frustrated with a brand new acoustic

Discussion in 'Acoustic Instruments' started by hagerty, Feb 24, 2015.

  1. hagerty

    hagerty Member

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    a few weeks ago i bought a USED gibson j35- it was perfect, bone nut,saddle and pins upgrade, great set it, was in excellent condition but felt and sounded 'worn in' two weeks ago i let my church borrow it for a guest worship leader (long story), i was leading at at another church so i took my martin 00-db and used that. after church i got a text that my j35 was knocked over and the headstock was broken, but that they were going to buy me a brand new one. i got it 7 days ago, according to the paper work it passed its inspection in late january. its literally brand new, and i hate it. i know it takes time for those things to get broken and whatever, but i dont like playing it. its way too stiff and boring sounding. it feels ok, but just sucks tone wise.

    aside from playing it, is there anything else i can do to get it to open up?
     
  2. frquent flyer

    frquent flyer Member

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    The Tonerite device is good at breaking in guitars.
     
  3. snakestretcher

    snakestretcher Member

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    You can't polish a turd, so they say. If a guitar sounds bad to you then no amount of Toneriting is going to miraculously turn it into a tone monster.
    Sell it and get something that you like from day one.
     
  4. texasdave

    texasdave Member

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    If you hate it, sell it in mint condition. New Gibsons are literally all over the map as instruments go. Not an ideal situation, but don't fight a guitar you hate. You might restring it and spend an hour with it, then play it again the next day and see if it does it for you. Better yet, see if you can exchange it through wherever the church purchased it.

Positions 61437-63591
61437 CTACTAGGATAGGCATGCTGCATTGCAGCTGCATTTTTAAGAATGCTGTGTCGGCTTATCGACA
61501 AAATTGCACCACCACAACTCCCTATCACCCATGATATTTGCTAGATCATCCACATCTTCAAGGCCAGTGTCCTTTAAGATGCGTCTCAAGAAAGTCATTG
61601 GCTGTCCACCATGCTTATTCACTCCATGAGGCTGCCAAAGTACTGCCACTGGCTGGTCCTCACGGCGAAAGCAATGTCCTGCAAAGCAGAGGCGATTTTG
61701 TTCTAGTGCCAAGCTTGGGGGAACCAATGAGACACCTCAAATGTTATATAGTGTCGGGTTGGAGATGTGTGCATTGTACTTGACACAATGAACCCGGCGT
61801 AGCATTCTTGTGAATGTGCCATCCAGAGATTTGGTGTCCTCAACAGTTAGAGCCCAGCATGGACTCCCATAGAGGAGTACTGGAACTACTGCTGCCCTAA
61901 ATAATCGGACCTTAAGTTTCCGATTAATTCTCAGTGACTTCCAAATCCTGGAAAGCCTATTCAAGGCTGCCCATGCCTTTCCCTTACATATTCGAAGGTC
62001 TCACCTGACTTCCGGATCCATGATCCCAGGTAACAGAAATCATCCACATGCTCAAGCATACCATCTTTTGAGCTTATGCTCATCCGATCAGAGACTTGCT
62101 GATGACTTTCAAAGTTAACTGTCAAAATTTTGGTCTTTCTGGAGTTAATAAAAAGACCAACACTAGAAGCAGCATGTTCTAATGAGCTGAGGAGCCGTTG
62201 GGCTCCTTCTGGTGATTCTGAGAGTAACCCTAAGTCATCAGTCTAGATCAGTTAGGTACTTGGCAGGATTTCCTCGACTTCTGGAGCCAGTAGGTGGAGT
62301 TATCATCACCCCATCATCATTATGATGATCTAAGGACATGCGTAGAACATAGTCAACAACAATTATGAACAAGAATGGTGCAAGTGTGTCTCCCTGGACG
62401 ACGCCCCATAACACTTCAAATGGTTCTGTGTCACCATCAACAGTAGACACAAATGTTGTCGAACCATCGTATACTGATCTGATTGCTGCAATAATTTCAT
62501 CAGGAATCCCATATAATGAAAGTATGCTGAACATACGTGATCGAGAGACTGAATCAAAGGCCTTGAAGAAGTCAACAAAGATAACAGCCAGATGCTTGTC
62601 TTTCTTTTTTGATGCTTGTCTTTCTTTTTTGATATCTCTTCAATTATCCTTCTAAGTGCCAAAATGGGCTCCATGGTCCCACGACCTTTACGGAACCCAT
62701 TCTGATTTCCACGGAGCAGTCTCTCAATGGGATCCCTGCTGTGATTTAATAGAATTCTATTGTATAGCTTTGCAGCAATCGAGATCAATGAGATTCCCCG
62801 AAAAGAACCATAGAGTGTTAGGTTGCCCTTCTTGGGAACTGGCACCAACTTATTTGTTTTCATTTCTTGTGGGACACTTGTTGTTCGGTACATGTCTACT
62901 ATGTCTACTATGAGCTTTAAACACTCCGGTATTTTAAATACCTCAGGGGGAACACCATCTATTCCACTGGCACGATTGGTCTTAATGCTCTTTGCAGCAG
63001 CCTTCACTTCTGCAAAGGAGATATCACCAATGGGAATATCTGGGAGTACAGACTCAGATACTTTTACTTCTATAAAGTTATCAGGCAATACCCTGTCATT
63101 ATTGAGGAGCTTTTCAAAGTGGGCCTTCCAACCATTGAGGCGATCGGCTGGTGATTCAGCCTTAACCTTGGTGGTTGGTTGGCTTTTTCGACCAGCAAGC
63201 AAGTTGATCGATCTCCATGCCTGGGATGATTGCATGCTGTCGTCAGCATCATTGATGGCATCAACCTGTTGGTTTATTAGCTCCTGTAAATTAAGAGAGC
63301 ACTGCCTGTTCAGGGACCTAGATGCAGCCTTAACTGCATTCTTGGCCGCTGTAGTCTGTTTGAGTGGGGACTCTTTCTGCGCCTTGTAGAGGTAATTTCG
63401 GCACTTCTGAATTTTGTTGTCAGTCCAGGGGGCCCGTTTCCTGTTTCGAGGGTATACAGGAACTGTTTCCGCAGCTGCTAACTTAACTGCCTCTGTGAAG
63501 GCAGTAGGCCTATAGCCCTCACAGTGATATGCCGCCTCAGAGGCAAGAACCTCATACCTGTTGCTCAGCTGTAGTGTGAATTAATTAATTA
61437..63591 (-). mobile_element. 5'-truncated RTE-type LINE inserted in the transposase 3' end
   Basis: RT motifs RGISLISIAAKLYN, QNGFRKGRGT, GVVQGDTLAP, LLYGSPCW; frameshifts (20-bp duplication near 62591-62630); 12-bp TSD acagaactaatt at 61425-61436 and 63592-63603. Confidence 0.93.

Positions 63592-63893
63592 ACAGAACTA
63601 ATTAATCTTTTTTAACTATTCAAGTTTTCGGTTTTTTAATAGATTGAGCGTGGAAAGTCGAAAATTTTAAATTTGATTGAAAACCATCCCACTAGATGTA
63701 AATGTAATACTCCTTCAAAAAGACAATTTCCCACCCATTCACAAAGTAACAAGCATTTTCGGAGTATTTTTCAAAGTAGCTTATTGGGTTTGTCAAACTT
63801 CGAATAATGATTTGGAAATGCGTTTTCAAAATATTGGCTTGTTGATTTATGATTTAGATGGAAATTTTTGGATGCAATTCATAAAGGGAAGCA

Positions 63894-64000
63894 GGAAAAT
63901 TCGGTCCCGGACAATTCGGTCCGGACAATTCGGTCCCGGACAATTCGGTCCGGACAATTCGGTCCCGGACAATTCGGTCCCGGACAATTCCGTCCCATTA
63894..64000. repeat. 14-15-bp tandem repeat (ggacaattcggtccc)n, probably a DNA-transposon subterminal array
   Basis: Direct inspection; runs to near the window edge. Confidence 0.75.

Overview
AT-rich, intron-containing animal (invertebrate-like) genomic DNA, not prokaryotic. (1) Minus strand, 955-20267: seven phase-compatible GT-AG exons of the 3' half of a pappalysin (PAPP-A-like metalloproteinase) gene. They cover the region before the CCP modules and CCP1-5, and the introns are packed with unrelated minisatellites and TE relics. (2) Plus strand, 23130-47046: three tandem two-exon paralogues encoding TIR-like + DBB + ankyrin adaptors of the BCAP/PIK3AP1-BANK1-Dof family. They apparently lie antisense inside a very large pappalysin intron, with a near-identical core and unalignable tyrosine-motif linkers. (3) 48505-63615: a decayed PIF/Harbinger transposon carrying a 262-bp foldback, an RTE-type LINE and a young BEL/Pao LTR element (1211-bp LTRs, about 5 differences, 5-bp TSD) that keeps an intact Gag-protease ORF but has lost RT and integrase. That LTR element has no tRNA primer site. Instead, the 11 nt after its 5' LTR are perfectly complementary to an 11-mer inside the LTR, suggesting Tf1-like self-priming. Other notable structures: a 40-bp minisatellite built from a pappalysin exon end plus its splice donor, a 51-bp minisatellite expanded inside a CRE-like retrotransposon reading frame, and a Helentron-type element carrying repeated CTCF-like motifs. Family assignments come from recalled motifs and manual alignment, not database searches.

Last edited: Feb 25, 2015
  5. Drumnbum

    Drumnbum Member

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    Can you not get all the pertinent sales info (receipt, etc) and return the guitar to the dealer?
     
  6. kbraker51

    kbraker51 Member

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    Did you swap out the nut, saddle and pins? Kudos for the church to do you right.
     
  7. davenumber2

    davenumber2 Member

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    What'd they do with the broken one? They could get it fixed. Depending on the break, sometimes the repair is almost unnoticeable and you'd have your guitar that you loved.
     
  8. mc5nrg

    mc5nrg Supporting Member

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    Was fixing the one you liked not an option?
     
  9. Jazzydave

    Jazzydave Seeker Silver Supporting Member

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    This is what I'm thinking - headstock repairs drop the value quite a bit but I've known most guitars to bounce right back after a well-done repair.

    Either way, they should've returned the original one back to you. That's my take on it. Awesome that they took responsibility for it and as already mentioned, maybe you can get the purchase info and just explain you'd like to return it for one that speaks to you more.
     
  10. Guitar Josh

    Guitar Josh Resident Curmudgeon Silver Supporting Member

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    When I bought a Gibson acoustic several years ago, I tried 7 of the same model. They all sounded very different, mostly boring and sterile and took alot of effort to find the one I did. Then I returned it :(
     
  11. OM Flyer

    OM Flyer Member

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    Get your new guitar set up, perform these mods, and experiment with different strings.
     
  12. zombywoof

    zombywoof Member

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    Actually I found your post kind of refreshing. All you usually read are posts touting the glories of this or that new guitar. Its normal, the new toy is always the best. But it is never you who owns a guitar that is not the best of the breed but always the next guy whose guitar is dog.

    But I would simply say have a bit of patience. The whole Gibson inconsistency thing is somewhat overblown to the point it has become almost a cliché. Many things impact a guitar after it leaves the factory - how long it has been sitting unplayed, what kind of climate it was transported and stored in and such. Generally it will all even out. Sometimes it just may take a bit longer.